Sun, Feb 24, 2013 - Page 3 News List

Minister dismisses remarks on A-bian

HEALTHY ENVIRONMENT?The minister of justice said that the prison in which Chen was held had made ‘great efforts’ to take care of the former president’s health

By Shih Hsiu-chuan  /  Staff reporter

Minister of Justice Tseng Yung-fu (曾勇夫) yesterday dismissed a remark by the Control Yuan that the judicial system was responsible for imprisoned former president Chen Shui-bian’s (陳水扁) health.

“What we have had said about [Chen’s] health condition was not groundless but based on the information provided by professional physicians,” Tseng said.

Tseng added that Taipei Prison, where Chen had been imprisoned since December 2010 before he was admitted to Taoyuan General Hospital in September last year to receive treatment, “has made great efforts to take care of his health.”

Chen received the best possible treatment in Taipei Prison, Tseng said.

Control Yuan members on Friday endorsed an investigation into how the judicial system handled Chen’s health complaints.

The 62-year-old former president, serving an 18-and-a-half-year prison sentence on corruption charges following a controversial trial, has been treated at the Taipei Veterans General Hospital since September last year for suspected depression and other health problems.

In October last year, Chen was diagnosed with severe depression compounded with anxiety and somatization disorder, among other ailments.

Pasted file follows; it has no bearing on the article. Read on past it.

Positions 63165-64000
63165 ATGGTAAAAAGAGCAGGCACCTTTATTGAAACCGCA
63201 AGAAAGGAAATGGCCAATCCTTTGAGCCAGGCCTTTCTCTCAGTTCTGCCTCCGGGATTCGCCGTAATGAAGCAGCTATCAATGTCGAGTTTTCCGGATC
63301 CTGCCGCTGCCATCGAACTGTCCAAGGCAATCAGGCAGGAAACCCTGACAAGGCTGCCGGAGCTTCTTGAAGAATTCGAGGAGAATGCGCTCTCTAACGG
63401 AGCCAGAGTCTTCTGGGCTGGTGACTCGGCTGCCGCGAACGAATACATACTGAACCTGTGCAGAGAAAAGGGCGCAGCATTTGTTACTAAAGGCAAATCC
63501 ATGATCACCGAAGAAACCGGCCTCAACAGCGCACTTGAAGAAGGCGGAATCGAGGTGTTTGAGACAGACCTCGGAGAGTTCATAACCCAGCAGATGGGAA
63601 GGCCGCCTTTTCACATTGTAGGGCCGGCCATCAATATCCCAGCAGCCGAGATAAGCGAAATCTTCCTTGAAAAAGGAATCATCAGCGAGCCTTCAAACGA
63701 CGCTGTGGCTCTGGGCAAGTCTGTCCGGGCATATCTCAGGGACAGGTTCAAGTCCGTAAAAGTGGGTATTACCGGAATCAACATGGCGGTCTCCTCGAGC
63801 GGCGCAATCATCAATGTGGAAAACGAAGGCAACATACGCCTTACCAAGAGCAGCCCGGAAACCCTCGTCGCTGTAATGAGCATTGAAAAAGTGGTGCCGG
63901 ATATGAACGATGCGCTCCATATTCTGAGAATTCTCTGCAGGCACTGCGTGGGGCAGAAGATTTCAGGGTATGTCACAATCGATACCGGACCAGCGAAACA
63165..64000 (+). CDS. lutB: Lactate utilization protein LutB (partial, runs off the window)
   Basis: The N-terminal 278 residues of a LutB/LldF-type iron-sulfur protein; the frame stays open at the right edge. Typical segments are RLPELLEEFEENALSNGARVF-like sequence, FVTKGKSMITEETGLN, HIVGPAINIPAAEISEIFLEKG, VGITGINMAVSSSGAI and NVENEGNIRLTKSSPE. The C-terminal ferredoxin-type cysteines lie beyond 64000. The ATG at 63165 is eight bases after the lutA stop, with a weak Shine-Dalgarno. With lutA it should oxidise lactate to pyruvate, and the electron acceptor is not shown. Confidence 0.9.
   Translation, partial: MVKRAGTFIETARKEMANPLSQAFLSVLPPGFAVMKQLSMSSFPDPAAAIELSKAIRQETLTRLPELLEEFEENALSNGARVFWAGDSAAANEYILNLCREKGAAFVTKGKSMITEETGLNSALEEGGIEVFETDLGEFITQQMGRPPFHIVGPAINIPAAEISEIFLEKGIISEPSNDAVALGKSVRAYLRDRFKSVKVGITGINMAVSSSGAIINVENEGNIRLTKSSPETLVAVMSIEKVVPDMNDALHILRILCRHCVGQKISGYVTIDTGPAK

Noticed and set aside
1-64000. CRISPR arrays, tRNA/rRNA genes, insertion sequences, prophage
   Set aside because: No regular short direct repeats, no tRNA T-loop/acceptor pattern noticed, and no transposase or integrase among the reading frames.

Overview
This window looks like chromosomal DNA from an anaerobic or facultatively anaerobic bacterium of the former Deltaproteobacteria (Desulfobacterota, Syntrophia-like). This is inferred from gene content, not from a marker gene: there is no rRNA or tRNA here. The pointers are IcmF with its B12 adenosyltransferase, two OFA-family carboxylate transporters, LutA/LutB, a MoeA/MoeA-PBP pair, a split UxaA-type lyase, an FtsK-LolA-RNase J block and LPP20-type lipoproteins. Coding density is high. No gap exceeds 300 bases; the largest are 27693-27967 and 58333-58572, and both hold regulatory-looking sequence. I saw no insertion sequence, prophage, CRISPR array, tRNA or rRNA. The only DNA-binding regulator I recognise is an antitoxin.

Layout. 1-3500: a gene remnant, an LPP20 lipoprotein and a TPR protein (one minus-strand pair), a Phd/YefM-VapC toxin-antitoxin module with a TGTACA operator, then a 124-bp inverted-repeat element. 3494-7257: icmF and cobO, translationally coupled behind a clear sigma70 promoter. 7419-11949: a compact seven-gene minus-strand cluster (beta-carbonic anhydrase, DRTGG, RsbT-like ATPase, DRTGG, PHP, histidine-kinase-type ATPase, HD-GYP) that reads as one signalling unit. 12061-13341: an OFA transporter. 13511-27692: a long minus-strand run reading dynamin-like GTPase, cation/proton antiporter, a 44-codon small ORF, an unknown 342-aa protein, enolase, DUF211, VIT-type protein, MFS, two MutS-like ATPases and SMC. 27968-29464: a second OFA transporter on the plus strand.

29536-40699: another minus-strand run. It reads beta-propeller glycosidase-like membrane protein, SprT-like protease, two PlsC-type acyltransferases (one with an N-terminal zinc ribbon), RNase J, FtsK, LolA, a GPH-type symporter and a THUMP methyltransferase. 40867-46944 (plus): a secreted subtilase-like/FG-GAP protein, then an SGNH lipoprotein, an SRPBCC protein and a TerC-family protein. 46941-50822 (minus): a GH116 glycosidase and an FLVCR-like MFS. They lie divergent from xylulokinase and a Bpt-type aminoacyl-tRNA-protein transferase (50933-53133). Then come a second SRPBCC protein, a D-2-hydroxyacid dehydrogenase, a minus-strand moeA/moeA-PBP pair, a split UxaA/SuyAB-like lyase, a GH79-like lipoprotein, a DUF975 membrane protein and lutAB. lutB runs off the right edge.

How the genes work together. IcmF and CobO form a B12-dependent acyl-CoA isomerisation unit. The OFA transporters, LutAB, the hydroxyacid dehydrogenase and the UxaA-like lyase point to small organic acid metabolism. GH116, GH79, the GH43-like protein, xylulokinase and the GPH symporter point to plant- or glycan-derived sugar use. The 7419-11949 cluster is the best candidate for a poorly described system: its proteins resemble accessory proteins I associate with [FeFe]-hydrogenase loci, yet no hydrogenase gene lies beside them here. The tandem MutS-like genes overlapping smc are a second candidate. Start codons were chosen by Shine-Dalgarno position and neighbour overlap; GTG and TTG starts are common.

Chen’s voluntary civilian medical team have said that the severity of Chen’s conditions was dismissed and some serious neurological problems were ignored.

The report conducted by Control Yuan member Huang Huang-hsiung (黃煌雄) found that Chen’s illness could be attributed to his prison environment.

It also found that the ministry and Taipei Prison did not deal appropriately with Chen’s heath conditions and on several occasions downplayed Chen’s health issues.

Following the report, National Taiwan University Hospital physician Ko Wen-je (柯文哲), a member of Chen’s voluntary civilian medical team, said that Chen’s health issues have turned him into a “wreck.”

Asked by reporters for comment, Tseng said he disagreed with Ko.

“The question depends on the perspective you take on the issue,” Tseng said.

He did not elaborate, nor did he respond to Huang’s remarks that the report implicitly suggested that Chen should be granted medical parole.

While Huang’s report suggested that medical parole for Chen might be in order, the High Court on Friday ruled that Chen and his wife, Wu Shu-jen (吳淑珍), should each serve 20 years in prison.

In addition to the prison terms of the former first couple, the High Court ordered Chen and Wu to pay NT$250 million (US$8.4 million) and NT$200 million in fines respectively.

The former first lady, who uses a wheelchair, was judged unfit to serve her prison term of 17.5 years.

The High Court based its decision to combine all the prison terms of the first couple on Article 51 of the Criminal Code before it was amended in 2005, because the crimes had been committed before then, legal experts said.

The original article stipulated that the maximum combined term for any individual given multiple sentences should be 20 years, unless those sentences include life in prison.

Meanwhile, Democratic Progressive Party Chairman Su Tseng-chang (蘇貞昌) yesterday repeated his call for granting Chen medical parole.

The Control Yuan and Chen’s medical team have both asserted the necessity for Chen to be granted medical parole, he said.

“Ma should not hesitate [on granting medical parole]. Nor should he prevent the former president from receiving his medical rights,” Su said.

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